Armored Car Guard: This may be the field for you
One frequent use of armored car guards, or couriers, is keeping ATMs stocked with cash. Armored car services may, however, be contracted by many types of organizations — even schools — when they find themselves with more money or valuables than they feel comfortable transporting in the usual way.
Armored car staff often work in teams. One person drives while one or two others are responsible for making the deliveries.
Armored car guards are often armed but this is not universal.
Minimum standards will vary, depending in part on one’s role within the operation.
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The Armored Car Industry
The U.S. armored car business is dominated by several major companies, though there are many small ones. Among the major companies are Brink’s Incorporated, Dunbar Armored, Inc., Garda Cash Logistics, and Loomis (http://www.nationalarmoredcar.org/about/). Together these organizations make up the National Armored Car Association, an organization that goes back to 1929. One focus is safety.
Armored Car Job Risks
There are, potentially, two pieces of equipment that make the armored courier service a little riskier than the average security guard position: a gun and a vehicle.
Whatever impression one gets from the movies, some believe that the real danger is not robbers but unsafe driving conditions. It is harder to drive a security van than an ordinary car. What’s more, the armored courier business may not be subject to scrutiny on a par with that of the trucking industry. Couriers are at a higher risk if they’re carrying more weight than their equipment is rated for or if their cargo isn’t secured properly. The Texas Observer tells the story of an armored guard who had spent his life around guns but was ultimately killed in an armored vehicle accident (http://www.texasobserver.org/armored-car-industry-safety-too-heavy-to-bear). An investigation turned up multiple violations. The vehicle was not intended to carry such a heavy load.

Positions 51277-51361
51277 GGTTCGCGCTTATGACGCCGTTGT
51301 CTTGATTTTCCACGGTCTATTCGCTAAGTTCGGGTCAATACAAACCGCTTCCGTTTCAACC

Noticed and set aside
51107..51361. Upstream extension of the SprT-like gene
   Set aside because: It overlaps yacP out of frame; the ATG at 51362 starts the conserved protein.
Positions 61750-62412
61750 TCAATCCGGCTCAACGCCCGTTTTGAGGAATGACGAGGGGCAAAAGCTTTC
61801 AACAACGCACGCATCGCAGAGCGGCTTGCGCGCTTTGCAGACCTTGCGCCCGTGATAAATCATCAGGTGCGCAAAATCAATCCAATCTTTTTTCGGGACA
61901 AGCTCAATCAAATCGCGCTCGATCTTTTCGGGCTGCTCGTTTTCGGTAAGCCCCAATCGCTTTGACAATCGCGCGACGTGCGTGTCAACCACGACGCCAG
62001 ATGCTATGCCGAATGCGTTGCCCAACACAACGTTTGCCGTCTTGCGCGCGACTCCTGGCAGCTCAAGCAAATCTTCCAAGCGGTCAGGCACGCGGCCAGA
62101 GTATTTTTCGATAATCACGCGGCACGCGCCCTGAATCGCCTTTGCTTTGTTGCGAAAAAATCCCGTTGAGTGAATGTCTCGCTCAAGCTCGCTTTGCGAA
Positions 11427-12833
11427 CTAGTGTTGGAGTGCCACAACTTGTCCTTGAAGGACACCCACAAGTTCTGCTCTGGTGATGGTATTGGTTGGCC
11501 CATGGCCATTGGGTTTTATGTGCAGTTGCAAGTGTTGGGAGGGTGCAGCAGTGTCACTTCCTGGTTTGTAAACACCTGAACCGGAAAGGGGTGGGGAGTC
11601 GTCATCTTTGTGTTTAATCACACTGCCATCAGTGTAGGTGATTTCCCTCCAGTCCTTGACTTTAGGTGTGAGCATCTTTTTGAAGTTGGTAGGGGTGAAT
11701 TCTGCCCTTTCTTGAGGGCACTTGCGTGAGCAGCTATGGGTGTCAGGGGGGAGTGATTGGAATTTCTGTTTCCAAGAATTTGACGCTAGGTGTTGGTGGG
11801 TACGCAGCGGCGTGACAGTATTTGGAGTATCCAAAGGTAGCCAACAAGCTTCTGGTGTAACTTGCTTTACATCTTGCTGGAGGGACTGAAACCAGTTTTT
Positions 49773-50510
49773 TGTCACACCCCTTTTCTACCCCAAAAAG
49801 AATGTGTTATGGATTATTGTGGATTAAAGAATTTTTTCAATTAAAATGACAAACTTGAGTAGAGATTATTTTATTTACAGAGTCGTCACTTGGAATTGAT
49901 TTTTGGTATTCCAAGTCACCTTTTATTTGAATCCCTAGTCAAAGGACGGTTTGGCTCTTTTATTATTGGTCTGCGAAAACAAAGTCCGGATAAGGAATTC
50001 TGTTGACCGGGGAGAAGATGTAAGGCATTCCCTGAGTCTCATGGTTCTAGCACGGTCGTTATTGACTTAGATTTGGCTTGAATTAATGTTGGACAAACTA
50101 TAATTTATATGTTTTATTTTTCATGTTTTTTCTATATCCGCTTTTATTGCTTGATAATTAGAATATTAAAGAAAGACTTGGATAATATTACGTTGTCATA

Crime of course carries some risk. Working in an armored vehicle is different than working in a bank. There are often fewer people around and bills are less likely to be marked. These are among the conditions that can make armored car robberies attractive to criminals, at least the more calculating ones. Lowers & Associates International Risk Mitigation Partners have compiled an armored car crime report consisting of new reports from many sources (http://www.lowersrisk.com/resources/armored-car-crime-report.php). Most months, several robberies are reported.
The minimum age for an armed courier position is generally 21.
A driver may need a Commercial Driver’s License (CDL).
A good background is important. A candidate may be expected to qualify for various authorizations, including a gun permit and Federal Reserve access.
Dunbar Armored Inc. has put together a video for prospective hires (http://www.jobs.net/jobs/dunbararmored/en-us/search/Driver-Guard-Careers/STKF37G64D9670M4V1NM/). Candidates may have experience in any of three areas: armed forces, truck driving, or private security.
Legal Requirements for Employment
Armored car courier can be considered a security guard specialty or its own unique discipline. The National Armored Car Association reports that both the International Association of Chiefs of Police (IACP) and the American Society for Industrial Security (ASIS International) have recommended that armored car employees be subject to different selection and training requirements than security guards (http://www.nationalarmoredcar.org/guard-safety-training).
Legal standards vary. In most jurisdictions, armored car guards work under a state certification, registration, or license. In many cases, they are registered as armed security guards or officers. Some states recognize armored courier as a unique discipline. Titles vary, as do requirements. New York State, for example, licenses Armored Car Guards (http://www.dos.ny.gov/licensing/armoredguard/armoredguard.html). The licensing agency states that the armored car guard registration mandates apply to armored car guards who have access to weapons but not to drivers or other accompanying employees who are not authorized to access them. New York armored car guards complete a 47-hour firearms training program.Utah licenses Armored Car Security Officers (http://www.dopl.utah.gov/licensing/security_companies_guards.html). Again firearms is part of the training.